September 4, 2007
Doctors, executions don't mix
North Carolina's death-penalty briar patch gets thornier all the time.
"I think this case is ripe for adjudication, frankly," Wake County Superior
Court Judge Donald Stephens said last week.
Stephens was referring to the state's lawsuit against the N.C. Medical Board
over its policy that physicians may not participate in executions, which it
defines as attending, observing, giving advice or otherwise acting in any
State law, however, requires the presence of a physician, and the approved
execution protocol further spells out that the doctor shall monitor the
inmate's essential body functions and notify the warden of signs of "undue
pain or suffering."
That conflict essentially has enforced a death-penalty moratorium, which the
state seeks to break by overriding the Medical Board's authority.
Judge Stephens, asked by the board to dismiss the lawsuit, indicated by his
"ripe for adjudication" comment that he's likely to let the case proceed to
trial. That's fine because the state should be given a clear and
authoritative order to back off.
A decision issued last month by Administrative Law Judge Fred Morrison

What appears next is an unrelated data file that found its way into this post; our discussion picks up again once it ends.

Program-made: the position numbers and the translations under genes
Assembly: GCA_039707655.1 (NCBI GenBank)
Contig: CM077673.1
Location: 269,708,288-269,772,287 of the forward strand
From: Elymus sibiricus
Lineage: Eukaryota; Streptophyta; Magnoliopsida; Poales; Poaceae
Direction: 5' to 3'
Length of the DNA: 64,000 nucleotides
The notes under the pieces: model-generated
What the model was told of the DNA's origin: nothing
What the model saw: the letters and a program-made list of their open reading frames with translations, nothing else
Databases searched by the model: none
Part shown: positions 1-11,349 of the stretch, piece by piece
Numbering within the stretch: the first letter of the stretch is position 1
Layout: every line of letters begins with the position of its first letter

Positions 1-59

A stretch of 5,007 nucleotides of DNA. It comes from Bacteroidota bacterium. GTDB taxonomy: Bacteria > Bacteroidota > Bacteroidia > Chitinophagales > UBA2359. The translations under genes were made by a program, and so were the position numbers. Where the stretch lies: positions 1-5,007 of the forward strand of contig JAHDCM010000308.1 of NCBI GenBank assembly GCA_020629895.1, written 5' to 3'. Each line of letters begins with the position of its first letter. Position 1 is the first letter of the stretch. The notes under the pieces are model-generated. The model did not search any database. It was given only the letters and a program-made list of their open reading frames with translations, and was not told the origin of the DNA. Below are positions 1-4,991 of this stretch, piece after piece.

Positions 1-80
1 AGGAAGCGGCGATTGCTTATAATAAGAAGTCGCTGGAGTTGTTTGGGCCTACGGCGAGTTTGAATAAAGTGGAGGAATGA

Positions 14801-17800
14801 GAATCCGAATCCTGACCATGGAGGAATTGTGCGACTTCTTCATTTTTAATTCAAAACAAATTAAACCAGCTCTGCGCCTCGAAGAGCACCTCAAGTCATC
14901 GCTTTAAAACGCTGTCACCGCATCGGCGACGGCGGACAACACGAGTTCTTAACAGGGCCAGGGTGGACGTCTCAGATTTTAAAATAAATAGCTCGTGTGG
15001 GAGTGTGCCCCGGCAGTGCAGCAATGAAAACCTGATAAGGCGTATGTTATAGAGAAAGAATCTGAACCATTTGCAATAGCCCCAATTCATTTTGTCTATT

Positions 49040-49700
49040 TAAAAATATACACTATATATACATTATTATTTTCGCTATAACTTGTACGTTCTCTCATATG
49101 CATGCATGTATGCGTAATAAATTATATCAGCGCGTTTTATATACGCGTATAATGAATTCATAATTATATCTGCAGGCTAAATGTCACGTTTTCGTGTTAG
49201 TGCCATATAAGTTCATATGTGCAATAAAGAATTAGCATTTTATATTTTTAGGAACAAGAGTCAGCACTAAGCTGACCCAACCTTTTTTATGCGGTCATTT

should be overruled on the issue of the Medical Board's position. While
ordering the Council of State to revise the execution protocol it approved
earlier this year, Morrison said the Medical Board is bound to obey the laws
of the state. As the law allows capital punishment in first-degree murder
cases, Morrison wrote, the board cannot discipline physicians who
participate in executions.
That's a frightening notion. The law should not compel physicians to violate
their own codes of ethical conduct. The Medical Board sets professional
standards for its members and should not compromise them just because the
state thinks it should execute people in a medically correct fashion.
If North Carolina wants to emerge from its death-penalty entanglement, it
should find a way to leave physicians out of executions.
Source : Greensboro News-Record